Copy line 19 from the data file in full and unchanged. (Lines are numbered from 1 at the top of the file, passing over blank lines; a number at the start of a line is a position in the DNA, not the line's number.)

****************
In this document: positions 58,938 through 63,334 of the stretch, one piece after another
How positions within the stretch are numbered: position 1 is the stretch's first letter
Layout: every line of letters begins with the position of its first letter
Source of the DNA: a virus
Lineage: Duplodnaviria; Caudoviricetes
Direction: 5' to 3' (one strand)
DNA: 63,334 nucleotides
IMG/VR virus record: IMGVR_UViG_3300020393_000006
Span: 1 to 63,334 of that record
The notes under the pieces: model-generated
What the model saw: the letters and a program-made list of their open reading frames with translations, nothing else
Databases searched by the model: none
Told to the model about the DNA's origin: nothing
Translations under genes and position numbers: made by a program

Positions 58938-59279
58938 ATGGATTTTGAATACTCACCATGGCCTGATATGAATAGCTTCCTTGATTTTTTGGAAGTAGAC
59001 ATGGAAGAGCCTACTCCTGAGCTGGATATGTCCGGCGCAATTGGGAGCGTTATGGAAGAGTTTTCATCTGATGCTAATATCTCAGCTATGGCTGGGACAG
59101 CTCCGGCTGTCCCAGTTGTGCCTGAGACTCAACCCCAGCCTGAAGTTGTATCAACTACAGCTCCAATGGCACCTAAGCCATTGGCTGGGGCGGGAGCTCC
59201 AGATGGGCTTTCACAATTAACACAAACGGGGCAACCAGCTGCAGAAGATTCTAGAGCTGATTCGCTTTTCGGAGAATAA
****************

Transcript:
59201 AGATGGGCTTTCACAATTAACACAAACGGGGCAACCAGCTGCAGAAGATTCTAGAGCTGATTCGCTTTTCGGAGAATAA